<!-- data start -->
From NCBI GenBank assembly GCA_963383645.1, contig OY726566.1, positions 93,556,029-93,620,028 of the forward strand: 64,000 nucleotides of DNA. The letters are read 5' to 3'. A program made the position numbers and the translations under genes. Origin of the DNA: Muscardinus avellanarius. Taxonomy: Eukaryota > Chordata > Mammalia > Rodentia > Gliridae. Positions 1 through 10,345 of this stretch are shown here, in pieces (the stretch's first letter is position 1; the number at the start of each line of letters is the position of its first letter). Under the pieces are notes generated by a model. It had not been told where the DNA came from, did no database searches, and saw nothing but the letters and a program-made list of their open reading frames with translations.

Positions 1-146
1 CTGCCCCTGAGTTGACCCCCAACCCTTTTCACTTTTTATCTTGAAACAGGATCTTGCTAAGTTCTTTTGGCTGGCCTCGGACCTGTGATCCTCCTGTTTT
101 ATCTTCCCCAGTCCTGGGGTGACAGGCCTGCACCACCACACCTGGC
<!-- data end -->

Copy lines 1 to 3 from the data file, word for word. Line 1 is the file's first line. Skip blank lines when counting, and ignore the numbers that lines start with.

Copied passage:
From NCBI GenBank assembly GCA_963383645.1, contig OY726566.1, positions 93,556,029-93,620,028 of the forward strand: 64,000 nucleotides of DNA. The letters are read 5' to 3'. A program made the position numbers and the translations under genes. Origin of the DNA: Muscardinus avellanarius. Taxonomy: Eukaryota > Chordata > Mammalia > Rodentia > Gliridae. Positions 1 through 10,345 of this stretch are shown here, in pieces (the stretch's first letter is position 1; the number at the start of each line of letters is the position of its first letter). Under the pieces are notes generated by a model. It had not been told where the DNA came from, did no database searches, and saw nothing but the letters and a program-made list of their open reading frames with translations.

Positions 1-146
1 CTGCCCCTGAGTTGACCCCCAACCCTTTTCACTTTTTATCTTGAAACAGGATCTTGCTAAGTTCTTTTGGCTGGCCTCGGACCTGTGATCCTCCTGTTTT